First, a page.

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As I sit to write this, New Orleans is evacuated and still under water. Over the last 2 weeks, a hypnotic drumbeat of stories pulls me to the TV. In Dallas, driving home from the hospital 5 days after the hurricane, a string of buses longer than the eye could see was “parked” on the downtown freeway exchange, waiting to release the displaced souls to our convention-center-turned-relief-center. One million people have left the coast. At this writing, it is estimated that it will be months before they can return.
A few days after Hurricane Katrina hit, a young woman walked down the street from her home in Alexandria, Virginia, and knocked on the door of ASCO's headquarters. Her elderly father was a cancer patient who had been evacuated from New Orleans to Louisville, Kentucky, because of the hurricane. He needed care—and she needed help. Wendy Stokes, an ASCO staff member, took the young woman by the hand, made some calls, found a source of care for the woman's father, and connected the two. And while she was at it, she helped another friend of the young woman, a dislocated cancer patient looking for care in Mississippi. From dramatic rescues and heroic sacrifices that all of us have seen, to the small kindnesses that go unnoticed, thousands of Americans have stepped forward to do what they can to ease the suffering of neighbors. ASCO became part of this national response.
After the hurricane, the entire local health care system ceased to function. Among the displaced were the many patients who were receiving therapy for their cancer. Oncology patients bear a special burden. Many are receiving therapies that will save or extend their lives. The timeliness of therapy has been stressed to them. The need for close follow-up to monitor for toxicity has been underlined, yet in Katrina's aftermath, both patients and their oncologists were displaced. Phones were down. Although all patients benefit from the longitudinal care provided by their doctors, oncology patients are dependent on the availability of historical information. Documentation of their disease, stage, prior therapies, and timing of ongoing treatments are critical to the management of these patients; when their lives were uprooted, little to none of this information was available.
Several departments within ASCO geared up quickly to provide support. One of the immediate challenges was to provide a forum where patients and oncologists could hook up again. Oncologists seeing patients who sought their advice in “new” communities were faced with making clinical decisions with little or no data. Within days of the event, ASCO had put a number of tools in place to make sure displaced cancer patients continued to get the care they need:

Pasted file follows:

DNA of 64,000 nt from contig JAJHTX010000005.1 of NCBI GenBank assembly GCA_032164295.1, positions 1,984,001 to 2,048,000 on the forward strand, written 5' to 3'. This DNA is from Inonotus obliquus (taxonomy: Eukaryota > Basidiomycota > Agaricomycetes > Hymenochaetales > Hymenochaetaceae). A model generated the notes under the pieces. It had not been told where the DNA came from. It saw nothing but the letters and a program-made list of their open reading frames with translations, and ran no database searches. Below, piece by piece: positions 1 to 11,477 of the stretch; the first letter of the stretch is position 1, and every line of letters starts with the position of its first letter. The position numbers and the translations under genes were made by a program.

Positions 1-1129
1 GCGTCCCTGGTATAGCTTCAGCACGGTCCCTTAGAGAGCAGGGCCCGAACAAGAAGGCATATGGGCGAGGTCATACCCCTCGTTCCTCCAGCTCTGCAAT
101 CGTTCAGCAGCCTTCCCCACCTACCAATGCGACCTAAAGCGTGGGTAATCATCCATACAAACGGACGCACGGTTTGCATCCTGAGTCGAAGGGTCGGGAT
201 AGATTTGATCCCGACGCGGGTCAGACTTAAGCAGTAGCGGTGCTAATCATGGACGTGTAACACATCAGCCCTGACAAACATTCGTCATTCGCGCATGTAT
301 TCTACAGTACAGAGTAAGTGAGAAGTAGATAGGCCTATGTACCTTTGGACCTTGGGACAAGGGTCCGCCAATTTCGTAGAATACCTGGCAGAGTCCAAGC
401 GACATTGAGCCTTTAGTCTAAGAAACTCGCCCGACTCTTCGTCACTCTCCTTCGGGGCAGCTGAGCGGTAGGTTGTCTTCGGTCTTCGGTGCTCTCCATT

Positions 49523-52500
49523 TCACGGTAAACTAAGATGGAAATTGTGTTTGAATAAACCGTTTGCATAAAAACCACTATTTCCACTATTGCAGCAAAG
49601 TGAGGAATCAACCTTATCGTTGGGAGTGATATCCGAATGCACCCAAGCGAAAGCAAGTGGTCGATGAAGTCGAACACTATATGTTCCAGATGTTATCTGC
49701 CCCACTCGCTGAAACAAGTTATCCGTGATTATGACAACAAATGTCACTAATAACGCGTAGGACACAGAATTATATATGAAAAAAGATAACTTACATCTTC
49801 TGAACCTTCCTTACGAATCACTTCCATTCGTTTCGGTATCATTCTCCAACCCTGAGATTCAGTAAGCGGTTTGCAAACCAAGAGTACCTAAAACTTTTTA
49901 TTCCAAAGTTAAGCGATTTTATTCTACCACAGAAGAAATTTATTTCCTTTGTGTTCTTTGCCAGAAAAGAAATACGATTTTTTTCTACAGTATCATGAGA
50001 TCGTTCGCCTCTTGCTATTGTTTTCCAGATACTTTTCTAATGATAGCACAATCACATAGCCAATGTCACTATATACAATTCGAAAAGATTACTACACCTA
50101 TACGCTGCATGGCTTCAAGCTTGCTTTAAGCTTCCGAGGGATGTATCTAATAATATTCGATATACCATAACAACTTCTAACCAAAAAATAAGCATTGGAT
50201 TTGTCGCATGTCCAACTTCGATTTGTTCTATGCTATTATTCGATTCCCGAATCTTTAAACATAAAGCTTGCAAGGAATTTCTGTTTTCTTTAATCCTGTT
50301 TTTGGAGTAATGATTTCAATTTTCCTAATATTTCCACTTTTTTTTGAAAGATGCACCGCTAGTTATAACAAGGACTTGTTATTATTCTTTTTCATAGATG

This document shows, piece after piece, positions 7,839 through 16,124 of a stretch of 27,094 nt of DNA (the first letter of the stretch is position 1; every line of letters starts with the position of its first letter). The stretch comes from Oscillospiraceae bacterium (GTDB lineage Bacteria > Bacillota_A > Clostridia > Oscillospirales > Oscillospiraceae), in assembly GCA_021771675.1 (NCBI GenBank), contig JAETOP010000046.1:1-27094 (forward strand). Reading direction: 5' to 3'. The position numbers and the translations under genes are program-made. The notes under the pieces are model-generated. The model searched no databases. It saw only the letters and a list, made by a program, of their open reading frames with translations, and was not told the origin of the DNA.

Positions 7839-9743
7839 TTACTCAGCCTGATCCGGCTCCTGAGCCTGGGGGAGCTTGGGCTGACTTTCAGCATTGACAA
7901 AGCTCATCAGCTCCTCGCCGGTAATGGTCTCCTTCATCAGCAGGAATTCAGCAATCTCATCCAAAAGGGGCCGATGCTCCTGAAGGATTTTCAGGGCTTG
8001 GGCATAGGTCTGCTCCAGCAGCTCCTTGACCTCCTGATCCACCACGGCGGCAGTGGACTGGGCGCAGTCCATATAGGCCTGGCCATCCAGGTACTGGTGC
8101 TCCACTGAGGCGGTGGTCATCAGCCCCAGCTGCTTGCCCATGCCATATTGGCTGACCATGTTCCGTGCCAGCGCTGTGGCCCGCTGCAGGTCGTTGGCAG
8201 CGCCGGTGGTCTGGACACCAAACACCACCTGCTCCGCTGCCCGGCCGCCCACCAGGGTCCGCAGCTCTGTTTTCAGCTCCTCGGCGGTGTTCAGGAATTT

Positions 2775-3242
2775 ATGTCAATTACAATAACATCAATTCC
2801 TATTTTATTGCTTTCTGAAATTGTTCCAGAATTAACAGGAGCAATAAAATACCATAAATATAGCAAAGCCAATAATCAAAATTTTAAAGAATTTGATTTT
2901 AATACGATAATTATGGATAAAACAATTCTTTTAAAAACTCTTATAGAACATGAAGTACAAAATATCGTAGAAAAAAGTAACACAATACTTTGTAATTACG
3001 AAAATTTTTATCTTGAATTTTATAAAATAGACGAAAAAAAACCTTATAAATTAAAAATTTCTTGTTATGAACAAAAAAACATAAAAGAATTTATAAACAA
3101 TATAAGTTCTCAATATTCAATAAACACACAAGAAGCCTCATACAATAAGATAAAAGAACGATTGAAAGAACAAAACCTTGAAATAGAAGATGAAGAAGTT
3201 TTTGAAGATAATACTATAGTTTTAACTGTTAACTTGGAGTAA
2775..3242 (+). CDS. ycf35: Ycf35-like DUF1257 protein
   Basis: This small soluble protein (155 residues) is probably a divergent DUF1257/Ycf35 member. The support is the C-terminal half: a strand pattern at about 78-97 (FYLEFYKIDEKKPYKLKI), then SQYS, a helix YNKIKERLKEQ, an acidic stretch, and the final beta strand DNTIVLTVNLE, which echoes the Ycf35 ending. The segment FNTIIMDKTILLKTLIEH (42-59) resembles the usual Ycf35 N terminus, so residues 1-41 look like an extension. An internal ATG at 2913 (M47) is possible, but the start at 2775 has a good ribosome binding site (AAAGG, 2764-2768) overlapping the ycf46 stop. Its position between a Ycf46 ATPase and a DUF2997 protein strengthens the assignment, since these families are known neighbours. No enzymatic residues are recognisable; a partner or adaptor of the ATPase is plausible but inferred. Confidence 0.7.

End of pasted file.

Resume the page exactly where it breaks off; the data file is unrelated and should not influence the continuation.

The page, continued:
All ASCO members should be proud of their organization's response to this disaster. Of particular note were the contributions of Deborah Kamin, PhD, and her staff in Cancer Policy and Clinical Affairs, Kristin Ludwig in Communications and Patient Information, and Bernie Khoo in Information Services.
We don't think of our Society as an emergency responder, but after the hurricane, it acted as one. The very best, noble, altruistic, kind heart of our profession and our Society's staff was expressed.
Many questions are raised with this event. We are obliged to learn from it, because this will occur again. Just like many other organizations, including our government and its agencies, we were not prepared for such a disaster. Although ASCO responded to the challenge, I do not think that ASCO has planned for this role.
What role should we play in such a disaster? How can we be more proactive so to prepare for the displacement of cancer providers and patients in future events? Could a template bulletin/message board/Web communication tool be developed and pre-positioned to be available if needed on our Web site? Could ASCO encourage its members to provide emergency contact numbers with its annual directory information? Could relationships with the NCI and government emergency health care agencies be developed so that oncology patients and professionals can be considered a priority within the cacophony of a disaster? As we develop oncology-specific electronic medical records, should the exportability of data be a key feature of these systems that allow easy transference of information?
And what of our displaced members? Beyond the personal support needed, what role and support can we provide to get their practices back up? Many academic centers absorbed fellows and students, but what can ASCO do as a body to assist the affected programs to become re-established? What of the need to help the centers and practices who absorbed patients in a rapid manner? Can ASCO help plan for a mechanism that would allow other oncologists to respond directly to help care for patients?
The questions keep coming. We must learn. We must prepare to be an effective part of the response to the future disruptions in health care that are associated with disasters. Though not explicitly stated to be an emergency organization, the role comes implicitly with our advocacy for cancer care.